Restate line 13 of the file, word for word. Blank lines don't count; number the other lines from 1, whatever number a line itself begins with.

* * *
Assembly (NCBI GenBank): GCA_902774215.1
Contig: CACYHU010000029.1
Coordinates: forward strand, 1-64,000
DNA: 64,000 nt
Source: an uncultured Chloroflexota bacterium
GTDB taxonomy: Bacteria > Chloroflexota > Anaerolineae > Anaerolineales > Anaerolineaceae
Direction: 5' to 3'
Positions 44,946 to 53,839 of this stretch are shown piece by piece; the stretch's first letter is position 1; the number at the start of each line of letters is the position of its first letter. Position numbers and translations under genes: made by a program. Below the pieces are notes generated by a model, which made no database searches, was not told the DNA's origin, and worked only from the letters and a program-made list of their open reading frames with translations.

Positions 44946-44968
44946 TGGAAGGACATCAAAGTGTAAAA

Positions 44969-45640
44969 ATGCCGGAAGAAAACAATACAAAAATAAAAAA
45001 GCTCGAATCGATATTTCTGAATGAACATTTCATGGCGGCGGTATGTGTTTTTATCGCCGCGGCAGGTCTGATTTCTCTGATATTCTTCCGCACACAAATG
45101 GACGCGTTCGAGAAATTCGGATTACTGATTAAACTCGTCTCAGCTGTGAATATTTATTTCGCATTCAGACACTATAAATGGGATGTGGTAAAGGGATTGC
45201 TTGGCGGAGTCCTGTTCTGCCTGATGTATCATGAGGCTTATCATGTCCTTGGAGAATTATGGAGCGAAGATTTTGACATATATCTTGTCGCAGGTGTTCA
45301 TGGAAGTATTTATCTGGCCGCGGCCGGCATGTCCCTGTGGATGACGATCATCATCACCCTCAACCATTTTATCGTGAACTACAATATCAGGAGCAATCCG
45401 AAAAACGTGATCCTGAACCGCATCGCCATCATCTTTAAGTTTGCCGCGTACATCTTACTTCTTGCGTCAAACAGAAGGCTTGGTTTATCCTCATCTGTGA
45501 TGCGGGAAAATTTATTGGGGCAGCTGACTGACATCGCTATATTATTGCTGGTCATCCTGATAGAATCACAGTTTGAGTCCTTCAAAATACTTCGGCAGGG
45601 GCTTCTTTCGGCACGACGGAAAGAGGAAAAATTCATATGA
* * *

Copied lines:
45001 GCTCGAATCGATATTTCTGAATGAACATTTCATGGCGGCGGTATGTGTTTTTATCGCCGCGGCAGGTCTGATTTCTCTGATATTCTTCCGCACACAAATG